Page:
STICH: Inexpensive Coordinated GSM Anomaly Detection

Today's "interesting use case" is coming to you fresh from DEF CON 24, which just finished last weekened). If you haven't heard about it yet, DEF CON is the biggest annual hacker convention, which hosts a large number of computer security specialist and researchers, lawyers, students, hackers, and federal government employees. People often present their computer security related developments there, both software and hardware projects.

Ashmastaflash, a user, presented his project, which tries to answer the question:

In the last few years it has become easier and far less expensive to intercept and record cell phone conversations, so can we easily and inexpensively detect the presence of Man-in-the-Middle (MITM)-capable [GSM] devices?

He has built SITCH, which stands for Situational Information from Telemetry and Correlated Heuristics. It is using single board or small computers (such as Raspberry Pi, Intel NUC, Odroid C1+ or XU4), together with a software defined radio (SDR) and a GSM modem for signal detection.

SITCH hardware inventory

The image above illustrates the amount of hardware Ashmastaflash accumulated during the development process.

The software setup of the MkII version is outlined below. It uses both sensors, and include uses data feeds within their "enricher" setup to perform the actual detection and intelligence.


MkII can perform quite fine-grained anomaly detection, being able to sense

  • GSM signal being over threshold,
  • signal strength being outside forecast based on time series,
  • unknown base station,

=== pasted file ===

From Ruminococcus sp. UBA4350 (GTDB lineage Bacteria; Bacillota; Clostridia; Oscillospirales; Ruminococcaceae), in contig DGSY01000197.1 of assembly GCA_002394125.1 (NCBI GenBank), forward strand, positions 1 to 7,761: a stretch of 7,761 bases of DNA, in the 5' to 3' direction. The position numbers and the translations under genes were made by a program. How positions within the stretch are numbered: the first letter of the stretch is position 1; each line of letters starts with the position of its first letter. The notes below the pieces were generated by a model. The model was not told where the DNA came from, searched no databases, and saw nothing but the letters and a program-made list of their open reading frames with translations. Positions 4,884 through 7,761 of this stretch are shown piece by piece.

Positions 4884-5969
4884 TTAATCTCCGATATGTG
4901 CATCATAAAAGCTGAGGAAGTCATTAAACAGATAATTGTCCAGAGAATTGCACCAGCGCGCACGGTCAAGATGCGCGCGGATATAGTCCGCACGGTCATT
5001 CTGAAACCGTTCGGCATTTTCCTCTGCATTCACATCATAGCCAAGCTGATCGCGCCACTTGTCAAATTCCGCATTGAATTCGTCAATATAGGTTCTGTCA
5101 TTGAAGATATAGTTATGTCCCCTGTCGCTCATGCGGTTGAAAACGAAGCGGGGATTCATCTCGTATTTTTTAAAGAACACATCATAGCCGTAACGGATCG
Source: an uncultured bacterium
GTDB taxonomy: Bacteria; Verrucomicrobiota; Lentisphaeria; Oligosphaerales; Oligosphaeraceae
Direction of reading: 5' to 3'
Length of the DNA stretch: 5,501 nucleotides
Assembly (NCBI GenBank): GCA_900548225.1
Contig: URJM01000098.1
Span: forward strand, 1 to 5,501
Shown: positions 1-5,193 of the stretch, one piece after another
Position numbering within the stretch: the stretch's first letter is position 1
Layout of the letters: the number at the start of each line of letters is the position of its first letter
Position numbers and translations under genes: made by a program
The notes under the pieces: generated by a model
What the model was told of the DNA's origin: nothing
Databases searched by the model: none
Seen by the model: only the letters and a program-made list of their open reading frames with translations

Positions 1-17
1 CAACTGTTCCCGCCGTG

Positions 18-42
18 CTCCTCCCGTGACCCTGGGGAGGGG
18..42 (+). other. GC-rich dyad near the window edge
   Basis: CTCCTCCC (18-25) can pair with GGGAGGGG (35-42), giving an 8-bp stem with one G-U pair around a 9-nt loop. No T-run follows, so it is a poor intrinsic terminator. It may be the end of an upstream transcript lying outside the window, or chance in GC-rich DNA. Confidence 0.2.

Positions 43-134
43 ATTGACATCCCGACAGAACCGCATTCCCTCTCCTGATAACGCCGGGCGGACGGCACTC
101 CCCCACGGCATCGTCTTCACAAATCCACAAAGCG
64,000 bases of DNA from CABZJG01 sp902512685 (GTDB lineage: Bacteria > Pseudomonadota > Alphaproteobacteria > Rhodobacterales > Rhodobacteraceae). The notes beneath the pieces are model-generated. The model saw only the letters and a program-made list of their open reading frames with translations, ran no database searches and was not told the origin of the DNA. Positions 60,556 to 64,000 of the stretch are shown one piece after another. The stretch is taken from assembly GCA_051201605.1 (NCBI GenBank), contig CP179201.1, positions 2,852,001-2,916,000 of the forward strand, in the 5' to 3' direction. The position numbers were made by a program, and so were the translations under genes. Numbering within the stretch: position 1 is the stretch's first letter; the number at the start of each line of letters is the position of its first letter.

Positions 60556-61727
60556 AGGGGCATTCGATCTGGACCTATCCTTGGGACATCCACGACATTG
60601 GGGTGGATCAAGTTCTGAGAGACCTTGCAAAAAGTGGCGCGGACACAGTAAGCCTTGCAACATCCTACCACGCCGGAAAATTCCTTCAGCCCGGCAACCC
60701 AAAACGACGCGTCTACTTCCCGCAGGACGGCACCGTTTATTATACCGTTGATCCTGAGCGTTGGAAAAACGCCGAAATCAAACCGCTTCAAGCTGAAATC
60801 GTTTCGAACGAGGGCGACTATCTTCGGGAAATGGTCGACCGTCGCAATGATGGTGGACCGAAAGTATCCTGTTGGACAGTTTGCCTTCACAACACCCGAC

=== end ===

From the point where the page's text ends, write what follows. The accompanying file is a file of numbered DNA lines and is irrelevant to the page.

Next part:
• primary base station change, and
  • when the tower should be out of range but it isn't.

These allow to tip the user off about a possible femtocell or other GSM network anomalies. And all in a ~$150 package: the MkII version was design designed to run on on Raspberry Pi 2, with NooElec NESDR (E4000) SDR and FONA 808 GSM peripheral devices. comes in the picture for device and firmware management. One can imagine having a number of such counter-surveillance devices around the facility or multiple facilities, and use to quickly bring up new devices, deploy changes to the detection software, or monitor the health of the devices (online/offline status, etc).

SITCH deployment pipeline

For future work he notes, that if gnuradio and GR-GSM can be optimized for ARM, GR-GSM's scanner can be used in place of the current GSM modem. That would allow to use an SDR-only setup, with it's improved flexibility for RF monitoring without specialized radio hardware.

Of course there's a lot more to SITCH than this, if interested, check out the whole presentation or the detailed writeup in the SITCH whitepaper, see the website and the source code on GitHub!

And also, follow Ashmastaflash on Twitter. :)

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